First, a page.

Updated: Jul 1
Exams and formal assessments such as GCSE, AS level and A level exams are going as normal this summer. Still, even without the additional pressures of the COVID-19 pandemic, this period takes its toll on students. Many are dealing with the so-called test anxiety - something more than simply nervousness. Research shows that it negatively affects the mental health and exam performance of up to 60% of students.
Let's talk about the signs of test anxiety and the steps that can be taken to overcome it both before and during a stressful exam.
What's the difference between simple stress and real test anxiety?
Unlike simple nervousness, test anxiety can interfere with a child's daily life and make it more difficult for students to demonstrate their full potential.
Here're both physical and psychological signs that parents should be aware of:
out of nowhere stomach aches, headaches, increased heart rate and palpitations, shaking, sweating, and panic
a lack of self-confidence, negative thoughts and self-doubt
difficulty studying and interpreting information
loss of interest in things they usually enjoy
Best strategies for coping with test anxiety
1. Learn how to prepare for an exam more efficiently
More effective learning strategies make studying less overwhelming. Some great study skills to develop and improve include:
set goals and milestones for yourself to increase motivation
use spaced repetition to review the material regularly
join group study sessions
use platforms and apps like Notion to make a good study plan, keep track of your progress, and build good habits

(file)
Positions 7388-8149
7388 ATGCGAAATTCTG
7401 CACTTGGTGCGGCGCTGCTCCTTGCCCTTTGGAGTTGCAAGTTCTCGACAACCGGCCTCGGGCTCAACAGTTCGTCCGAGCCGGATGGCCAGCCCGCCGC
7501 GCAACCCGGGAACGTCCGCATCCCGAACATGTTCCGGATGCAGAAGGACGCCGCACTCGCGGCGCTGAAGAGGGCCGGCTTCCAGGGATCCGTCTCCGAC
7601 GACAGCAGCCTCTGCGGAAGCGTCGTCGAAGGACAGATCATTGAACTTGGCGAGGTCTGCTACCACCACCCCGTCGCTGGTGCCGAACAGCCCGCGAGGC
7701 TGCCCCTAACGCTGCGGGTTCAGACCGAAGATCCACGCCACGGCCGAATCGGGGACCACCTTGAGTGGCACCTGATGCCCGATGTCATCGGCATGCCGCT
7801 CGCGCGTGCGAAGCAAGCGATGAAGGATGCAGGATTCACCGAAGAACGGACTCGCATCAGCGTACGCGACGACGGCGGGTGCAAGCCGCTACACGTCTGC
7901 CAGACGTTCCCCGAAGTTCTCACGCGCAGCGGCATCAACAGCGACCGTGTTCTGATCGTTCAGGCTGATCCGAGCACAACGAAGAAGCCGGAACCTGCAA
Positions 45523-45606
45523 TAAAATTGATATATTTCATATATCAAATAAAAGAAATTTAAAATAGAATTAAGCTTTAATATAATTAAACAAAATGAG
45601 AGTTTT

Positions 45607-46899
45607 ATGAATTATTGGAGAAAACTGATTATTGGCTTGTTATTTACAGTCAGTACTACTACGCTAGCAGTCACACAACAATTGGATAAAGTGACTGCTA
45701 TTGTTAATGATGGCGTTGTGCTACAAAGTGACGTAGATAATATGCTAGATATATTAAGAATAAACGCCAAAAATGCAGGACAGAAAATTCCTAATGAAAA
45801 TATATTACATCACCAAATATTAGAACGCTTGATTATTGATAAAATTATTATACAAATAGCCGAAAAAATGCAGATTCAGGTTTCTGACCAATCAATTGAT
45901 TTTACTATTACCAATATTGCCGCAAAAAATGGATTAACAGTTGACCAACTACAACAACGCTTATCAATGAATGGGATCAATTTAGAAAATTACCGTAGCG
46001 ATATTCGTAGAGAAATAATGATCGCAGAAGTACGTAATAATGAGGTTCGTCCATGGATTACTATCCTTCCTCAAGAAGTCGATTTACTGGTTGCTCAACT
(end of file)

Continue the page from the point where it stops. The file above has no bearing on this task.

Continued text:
You can also check out tips from other students who went through the same experience, like this student's, explaining his preparation process for GCSE mocks.
2. Stick to certain routines
Creating a plan and following a particular pattern (for example, when and how long to study, revise, and take breaks) helps better cope with exam-induced stress.
3. Learn how to relax
Try different techniques to relieve your exam-related worries: deep breathing, relaxing your muscles one at a time, and visualizing success (by simply picturing yourself achieving your goals, writing them down on sticky notes, or even creating a vision board).
4. Sleep and eat well
Regular sleep and a good diet (including drinking enough water) are essential for good mental and physical health. Don't pull all-nighters and avoid certain drinks and foods like sugary drinks, which can cause your blood sugar level to surge and then drop, and energy drinks or coffee, which can add to the feelings of anxiety.
5. Get family support
It's very important for parents to be supportive and help their children focus on the positive. Spending quality time together, being encouraging and reassuring, and giving to understand that there's more to life than exam results: all of it can greatly contribute to alleviating exam-related anxiety.
6. Try talking to your teacher, or getting mental health support at your school
Your teachers might provide you with helpful resources and advice on how to better approach your studies and exam questions. You can also find someone inside your school who knows how to support children in this difficult period.
7. Become better at tests
It's also important to learn how to make the most of your time at an exam, for example, by avoiding taking too much time on any one question or skipping especially difficult questions until the others are answered.
Want to know more about A-level exams preparation and British education in general? LEO International Online School offers a diverse and intensive two–year A-Level programme designed to prepare students for entry to universities in the United Kingdom. Learn more about this programme and our other courses here, and don't hesitate to contact us at firstname.lastname@example.org.